Anirban Basu is Chairman & CEO of Sage Policy Group, Inc., an economic and policy consulting firm in Baltimore, Maryland. Basu is one of the Mid-Atlantic region's most recognizable economists, in part because of his consulting work on behalf of numerous clients, including prominent developers, bankers, brokerage houses, energy suppliers and law firms. On behalf of government agencies and non-profit organizations, Basu has written several high-profile economic development strategies, including co-authoring Baltimore City's economic growth strategy. His opinions do not necessarily reflect the opinions and beliefs of 1st Mariner Bank.

Maryland's Economy Outperforms Expectations

by Anirban Basu 13. April 2012
Anirban Basu
Anirban Basu, Chairman & CEO of Sage Policy Group, Inc.

 

Job creation has picked up in Maryland. After stumbling for much of the previous summer, recent months have been very positive from a job growth perspective.  The working hypothesis is that this represents economic multiplier effects related to base realignment activities at Fort George G. Meade in Anne Arundel County and at Aberdeen Proving Ground in Harford County.

Between February 2011 and February 2012, employment in the Free State increased 1.9 percent or by 47,000 jobs according to establishment survey data provided by the Bureau of Labor Statistics.  That ranks the state seventh in the nation with respect to year-over-year percentage job growth, a significant improvement from a particular period last year when Maryland ranked dead last (May 2010 v. May 2011).  Leading growth sectors include construction (+5.0%), education and health services (+4.2%), professional and business services (+3.1%) and leisure and hospitality (+2.9%).  Base realignment has helped to support job growth in a number of key business segments, including professional services and construction.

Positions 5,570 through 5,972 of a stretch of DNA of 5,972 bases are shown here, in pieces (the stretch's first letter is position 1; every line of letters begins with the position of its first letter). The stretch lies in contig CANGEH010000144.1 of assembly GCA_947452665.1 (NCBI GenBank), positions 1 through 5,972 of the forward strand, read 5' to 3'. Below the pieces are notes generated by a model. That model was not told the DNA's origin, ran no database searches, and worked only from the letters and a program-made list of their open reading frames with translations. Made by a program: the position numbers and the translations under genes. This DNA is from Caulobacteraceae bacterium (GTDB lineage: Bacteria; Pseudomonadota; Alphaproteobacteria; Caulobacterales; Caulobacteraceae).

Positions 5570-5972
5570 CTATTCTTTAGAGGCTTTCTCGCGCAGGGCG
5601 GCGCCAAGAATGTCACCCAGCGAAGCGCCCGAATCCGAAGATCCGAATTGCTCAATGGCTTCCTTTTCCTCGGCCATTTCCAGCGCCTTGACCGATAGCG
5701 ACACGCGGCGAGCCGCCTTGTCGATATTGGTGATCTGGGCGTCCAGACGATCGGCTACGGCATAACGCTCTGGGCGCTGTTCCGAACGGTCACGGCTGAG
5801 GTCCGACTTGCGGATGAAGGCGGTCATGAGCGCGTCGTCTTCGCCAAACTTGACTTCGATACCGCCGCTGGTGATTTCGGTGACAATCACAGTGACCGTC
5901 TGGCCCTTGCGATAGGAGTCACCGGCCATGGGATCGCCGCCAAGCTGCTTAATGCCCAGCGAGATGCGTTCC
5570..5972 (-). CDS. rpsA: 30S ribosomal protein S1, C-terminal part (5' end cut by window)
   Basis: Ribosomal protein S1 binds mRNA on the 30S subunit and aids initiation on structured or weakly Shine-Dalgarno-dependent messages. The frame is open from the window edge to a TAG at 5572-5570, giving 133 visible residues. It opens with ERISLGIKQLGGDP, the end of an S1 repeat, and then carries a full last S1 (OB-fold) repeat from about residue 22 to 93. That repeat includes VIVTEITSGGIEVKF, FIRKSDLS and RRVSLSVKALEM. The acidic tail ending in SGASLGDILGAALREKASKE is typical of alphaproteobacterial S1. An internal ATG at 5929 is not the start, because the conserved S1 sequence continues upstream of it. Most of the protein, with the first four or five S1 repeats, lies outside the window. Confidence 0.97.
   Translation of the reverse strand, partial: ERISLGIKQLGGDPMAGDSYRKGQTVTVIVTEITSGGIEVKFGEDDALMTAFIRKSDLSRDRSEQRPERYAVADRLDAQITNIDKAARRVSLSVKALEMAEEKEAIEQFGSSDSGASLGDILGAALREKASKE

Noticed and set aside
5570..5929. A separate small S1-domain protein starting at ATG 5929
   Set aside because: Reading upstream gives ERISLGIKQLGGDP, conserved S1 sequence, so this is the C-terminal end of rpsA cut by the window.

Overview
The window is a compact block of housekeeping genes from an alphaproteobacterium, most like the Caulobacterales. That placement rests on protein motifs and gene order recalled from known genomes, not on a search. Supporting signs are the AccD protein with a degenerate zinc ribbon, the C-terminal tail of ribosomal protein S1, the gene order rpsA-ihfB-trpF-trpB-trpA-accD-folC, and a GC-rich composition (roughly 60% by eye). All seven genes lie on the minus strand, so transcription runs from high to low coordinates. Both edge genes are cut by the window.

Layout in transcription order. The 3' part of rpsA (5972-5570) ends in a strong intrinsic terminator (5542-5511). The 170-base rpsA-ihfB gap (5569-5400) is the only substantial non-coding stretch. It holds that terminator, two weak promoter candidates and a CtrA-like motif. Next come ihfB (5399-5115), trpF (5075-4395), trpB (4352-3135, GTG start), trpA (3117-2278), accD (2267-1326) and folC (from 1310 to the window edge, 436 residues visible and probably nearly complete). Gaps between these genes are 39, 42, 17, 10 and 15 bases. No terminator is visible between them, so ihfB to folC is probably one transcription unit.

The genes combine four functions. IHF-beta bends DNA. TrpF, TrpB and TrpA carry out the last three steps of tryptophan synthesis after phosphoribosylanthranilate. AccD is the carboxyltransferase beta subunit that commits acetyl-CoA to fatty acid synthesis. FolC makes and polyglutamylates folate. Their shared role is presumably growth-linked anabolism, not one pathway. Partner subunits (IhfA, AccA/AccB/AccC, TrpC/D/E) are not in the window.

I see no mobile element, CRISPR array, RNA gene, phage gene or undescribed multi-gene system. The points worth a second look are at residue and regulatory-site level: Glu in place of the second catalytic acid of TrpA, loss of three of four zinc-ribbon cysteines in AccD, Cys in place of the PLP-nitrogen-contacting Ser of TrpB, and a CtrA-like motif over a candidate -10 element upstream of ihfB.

State-by-State Job Growth

Maryland's January 2012 unemployment rate represented the lowest rate in three years.  The state's jobless rate dropped to 6.5 percent in January, almost 2 full percentage points below the national average of 8.3 percent for that month (now 8.2 percent; March 2012).

Other sources of information are similarly sanguine.  A recent Maryland Survey of Business Activity conducted by the Federal Reserve Bank of Richmond indicates that business activity increased at a solid pace in March with the general business activity index jumping to 26 from 8 – the highest reading since April 2011.  Roughly 50 percent of respondents in the March survey expect business conditions and sales revenue to improve over the next six months.

Despite the emergence of optimism, headwinds remain.  As of this writing, U.S. equity markets are in retreat and long-term interest rates are falling, an indication of ongoing concern regarding the economic outlook.  The consensus forecast is for roughly 2 percent growth in America in 2012, with the implication being that the economic recovery remains fragile.

Anirban Basu is Chairman & CEO of Sage Policy Group, Inc., an economic and policy consulting firm in Baltimore, Maryland. Mr. Basu is one of the Mid-Atlantic region’s most recognizable economists, in part because of his consulting work on behalf of numerous clients, including prominent developers, bankers, brokerage houses, energy suppliers and law firms. On behalf of government agencies and non-profit organizations, Mr. Basu has written several high-profile economic development strategies, including co-authoring Baltimore City’s economic growth strategy. His opinions do not necessarily reflect the opinions and beliefs of 1st Mariner Bank.